Planned Parenthood is warning its facility in Lafayette may have to close if a bill passes the legislature requiring it to perform an ultrasond before and after administering RU-486. The bill, introduced by State Senator Travis Holdman, passed the Senate Health and Provider Services Committee Wednesday by a 7-5 vote. Holdman said, "We're just trying to control and regulate abortion-inducing drugs, which heretofore have not been regulated by the state of Indiana. I don't believe we're asking for anything that's unreasonable. We're talking about the life of the mother and the child." The bill exempts private physicians who administer the abortion pill.

The committee also passed a bill introduced by Michael Young to strengthen informed consent laws, presenting illustrations of fetal development in color. It would also remove provisions forcing an abortion-minded woman to hear her baby's heartbeat before the abortion.

New Mexico

The House Voters and Elections Committee voted 7-4 to kill a same-sex "marriage" measure. If passed, the measure from Democratic State Representative Brian Egolf of Santa Fe would have had voters decide in November 2014 on a constitutional amendment redefining marriage. Two Democrats crossed the aisle to join the committee's Republicans in blocking the measure. Egolf said, “If this doesn’t go forward, it’s an extraordinary shame.”

Montana

Anti-assisted suicide is again before the state of Montana. Rep. Krayton Kerns, R-Laurel, introduced a bill seeking to penalize the practice, which was essentially legalized by the state supreme court in 2009. A similar bill failed last year.

Michigan

A House committee unanimously voted to strip language out of an insurance bill that would have forbidden private insurers from covering abortion in the state of Michigan. Republican Governor Rick Snyder vetoed a similar proposal in December. The state's Right to Life chapter strongly opposed the amendment, both because it included exceptions for rape and incest, and because the chapter felt its language was unduly vague.

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Illinois

The date for the hearing of a bill to redefine marriage redefinition has been set. The House Executive Committee has announced it will open deliberations on February 26 on Senate Bill 10, the Religious Freedom and Marriage Fairness Act. A recent tactic of the marriage redefinition movement is to present its efforts as “religious freedom,” in that it does not compel churches to carry out same-sex wedding ceremonies, but mandates that all state facilities recognize homosexual unions as the equivalent of existing marriages.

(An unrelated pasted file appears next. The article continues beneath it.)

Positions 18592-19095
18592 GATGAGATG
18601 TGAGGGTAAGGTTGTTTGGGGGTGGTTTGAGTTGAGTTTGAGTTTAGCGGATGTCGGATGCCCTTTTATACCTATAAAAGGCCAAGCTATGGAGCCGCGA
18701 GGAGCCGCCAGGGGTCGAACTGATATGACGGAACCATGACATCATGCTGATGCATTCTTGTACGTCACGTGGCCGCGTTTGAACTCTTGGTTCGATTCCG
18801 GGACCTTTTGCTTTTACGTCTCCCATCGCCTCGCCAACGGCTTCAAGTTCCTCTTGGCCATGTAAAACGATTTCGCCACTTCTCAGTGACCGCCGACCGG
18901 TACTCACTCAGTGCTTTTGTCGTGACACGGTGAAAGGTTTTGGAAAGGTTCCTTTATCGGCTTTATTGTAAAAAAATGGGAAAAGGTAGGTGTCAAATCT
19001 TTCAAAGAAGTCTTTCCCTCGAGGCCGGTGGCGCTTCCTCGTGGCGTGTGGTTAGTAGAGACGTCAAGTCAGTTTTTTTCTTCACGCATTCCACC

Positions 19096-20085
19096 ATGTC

Rhode Island

The vast majority of clergy in most religions oppose same-sex “marriage.” However, the Board of Rabbis of Greater Rhode Island announced its support for a bill to redefine marriage in the state. Not one of the 24 rabbis – representing Conservative, Reform, Orthodox and Reconstructionist branches of Judaism – vetoed a measure to support the bill. 

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Lisa Bourne

‘You can’t have’ marriage equality ‘without polygamy’

Lisa Bourne
By Lisa Bourne

July 3, 2015 (LifeSiteNews) – Motivated by the U.S. Supreme Court ruling legalizing homosexual “marriage,” a Montana polygamist has filed for a second marriage license, so he can be legally wed to two women at once.

"It's about marriage equality," said Nathan Collier, using homosexual advocates’ term to support marriage redefinition. "You can't have this without polygamy."

Collier, who has has appeared on the TLC reality show Sister Wives with his legal wife Victoria, and his second wife Christine, said he was inspired by the dissent in the Supreme Court decision.

The minority Supreme Court justices said in Friday’s ruling it would open the door to both polygamy and religious persecution.

“It is striking how much of the majority’s reasoning would apply with equal force to the claim of a fundamental right to plural marriage,” wrote Chief Justice John Roberts.